Deliniation by Way of Deconstruction

Hannah
September 26, 2014
Pablo Picasso (Spanish, 1881–1973). Woman in an Armchair, 1909–10. Oil on canvas. The Metropolitan Museum of Art, New York, The Mr. and Mrs. Klaus G. Perls Collection, 1997 © 2014 Estate of Pablo Picasso / Artists Rights Society (ARS), New York (1997.149.7)

«I think I'd have really liked to have had my portrait painted by Pablo Picasso, but for reasons beyond the obvious desire to be painted by one of the most renowned artists to have ever existed. What is so tantalizing about Picasso's portraits is the expression of human psychology through his representation of the human form.»

When I look at Picasso's Woman in an Armchair, I love to think about what the seemingly random shapes and unusual colors that form this woman say about her. To me, the woman's facial expression is very tranquil, and the dark colors and swirling lines seem to convey that she is one with her environment and content with her life. I then wonder what the model was really like, if she really was so peaceful, and why Picasso chose to depict her in this way.

I would love to see what geometric forms Picasso would have used to best represent me, and what it would be like to step outside of my own self-perceptions and see how I am viewed through someone else's eyes. I want to see what the portrait would say about me, and, most intriguingly, what the work would say about him. Every single painting by Picasso invites the observer to take a peek into his mind. To see how Picasso depicts a subject whose character I am familiar with—me—would reveal so much about the way his mind works.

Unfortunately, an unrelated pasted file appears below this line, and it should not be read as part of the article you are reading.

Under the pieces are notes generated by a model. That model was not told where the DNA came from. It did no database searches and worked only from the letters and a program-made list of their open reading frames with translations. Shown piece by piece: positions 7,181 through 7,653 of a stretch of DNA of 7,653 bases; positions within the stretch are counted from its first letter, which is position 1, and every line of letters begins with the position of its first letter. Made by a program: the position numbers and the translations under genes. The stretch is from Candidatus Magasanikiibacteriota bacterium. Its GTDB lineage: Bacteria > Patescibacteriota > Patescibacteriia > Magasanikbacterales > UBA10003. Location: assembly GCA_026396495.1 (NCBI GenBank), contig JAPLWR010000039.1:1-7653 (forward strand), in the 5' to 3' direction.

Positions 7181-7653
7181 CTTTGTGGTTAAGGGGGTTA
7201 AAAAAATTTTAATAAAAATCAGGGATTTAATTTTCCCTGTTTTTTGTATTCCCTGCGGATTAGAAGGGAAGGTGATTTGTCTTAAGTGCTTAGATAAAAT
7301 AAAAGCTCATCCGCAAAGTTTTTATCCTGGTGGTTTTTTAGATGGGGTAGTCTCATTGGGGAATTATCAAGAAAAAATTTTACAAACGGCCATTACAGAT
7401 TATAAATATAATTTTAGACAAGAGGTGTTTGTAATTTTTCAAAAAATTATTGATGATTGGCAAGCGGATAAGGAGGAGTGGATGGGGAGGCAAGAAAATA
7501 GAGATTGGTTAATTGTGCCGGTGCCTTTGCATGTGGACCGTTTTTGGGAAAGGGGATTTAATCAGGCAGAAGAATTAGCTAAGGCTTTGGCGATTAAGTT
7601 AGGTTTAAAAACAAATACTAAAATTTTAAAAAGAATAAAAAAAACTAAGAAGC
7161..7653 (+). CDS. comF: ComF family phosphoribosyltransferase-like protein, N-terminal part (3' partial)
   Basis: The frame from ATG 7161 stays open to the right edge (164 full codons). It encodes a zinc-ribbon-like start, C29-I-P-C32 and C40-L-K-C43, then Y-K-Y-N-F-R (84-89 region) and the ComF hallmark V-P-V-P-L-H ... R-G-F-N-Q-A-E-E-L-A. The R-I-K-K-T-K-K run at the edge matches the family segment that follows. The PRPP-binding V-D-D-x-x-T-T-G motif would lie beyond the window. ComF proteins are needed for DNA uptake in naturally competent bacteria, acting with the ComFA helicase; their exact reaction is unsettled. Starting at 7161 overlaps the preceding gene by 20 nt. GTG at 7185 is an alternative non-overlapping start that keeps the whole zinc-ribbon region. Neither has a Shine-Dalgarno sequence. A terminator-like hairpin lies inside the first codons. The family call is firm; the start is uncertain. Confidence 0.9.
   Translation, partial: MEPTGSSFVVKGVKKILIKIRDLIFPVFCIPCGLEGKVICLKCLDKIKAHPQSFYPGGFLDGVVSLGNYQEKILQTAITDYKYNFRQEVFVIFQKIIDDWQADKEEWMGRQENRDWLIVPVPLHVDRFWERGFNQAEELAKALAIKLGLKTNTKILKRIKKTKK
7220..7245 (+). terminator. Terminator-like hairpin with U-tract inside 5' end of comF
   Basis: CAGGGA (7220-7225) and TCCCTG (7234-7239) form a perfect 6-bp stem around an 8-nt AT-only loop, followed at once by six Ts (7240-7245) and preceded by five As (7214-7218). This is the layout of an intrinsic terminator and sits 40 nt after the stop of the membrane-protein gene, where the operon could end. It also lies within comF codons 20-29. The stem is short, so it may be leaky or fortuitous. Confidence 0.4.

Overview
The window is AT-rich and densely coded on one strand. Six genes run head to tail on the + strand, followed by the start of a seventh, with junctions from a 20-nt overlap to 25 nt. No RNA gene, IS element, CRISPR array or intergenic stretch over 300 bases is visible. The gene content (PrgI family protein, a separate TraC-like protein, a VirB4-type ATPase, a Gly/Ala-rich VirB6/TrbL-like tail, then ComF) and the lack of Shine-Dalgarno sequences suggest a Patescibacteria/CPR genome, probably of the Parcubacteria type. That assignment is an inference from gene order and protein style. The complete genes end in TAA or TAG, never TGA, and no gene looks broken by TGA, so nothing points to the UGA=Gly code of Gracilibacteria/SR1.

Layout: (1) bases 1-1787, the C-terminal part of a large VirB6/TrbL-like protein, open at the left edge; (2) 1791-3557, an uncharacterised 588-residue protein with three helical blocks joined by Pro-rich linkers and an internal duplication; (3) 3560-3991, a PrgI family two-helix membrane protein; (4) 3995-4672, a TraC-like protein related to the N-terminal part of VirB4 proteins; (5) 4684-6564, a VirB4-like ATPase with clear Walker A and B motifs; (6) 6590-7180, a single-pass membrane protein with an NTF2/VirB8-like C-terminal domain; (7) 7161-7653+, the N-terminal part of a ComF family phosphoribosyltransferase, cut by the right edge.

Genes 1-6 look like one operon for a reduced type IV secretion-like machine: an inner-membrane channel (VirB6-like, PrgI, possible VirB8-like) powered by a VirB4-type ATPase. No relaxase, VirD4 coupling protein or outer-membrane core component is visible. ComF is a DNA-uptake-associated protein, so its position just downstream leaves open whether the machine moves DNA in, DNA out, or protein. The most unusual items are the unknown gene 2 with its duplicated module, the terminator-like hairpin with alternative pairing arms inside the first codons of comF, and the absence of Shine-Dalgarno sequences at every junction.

This modern work above, though seemingly alien at first, is actually so human. Picasso breaks down the human form to reveal the true—or what he perceived as true—nature of the subject, making each of his paintings a gateway into the mind of the man that created it.

Which artist would you like to have create your portrait, and which style, culture, or medium would you like to have them use?

Hannah undefined

Hannah was formerly an intern with the Museum's High School Internship Program.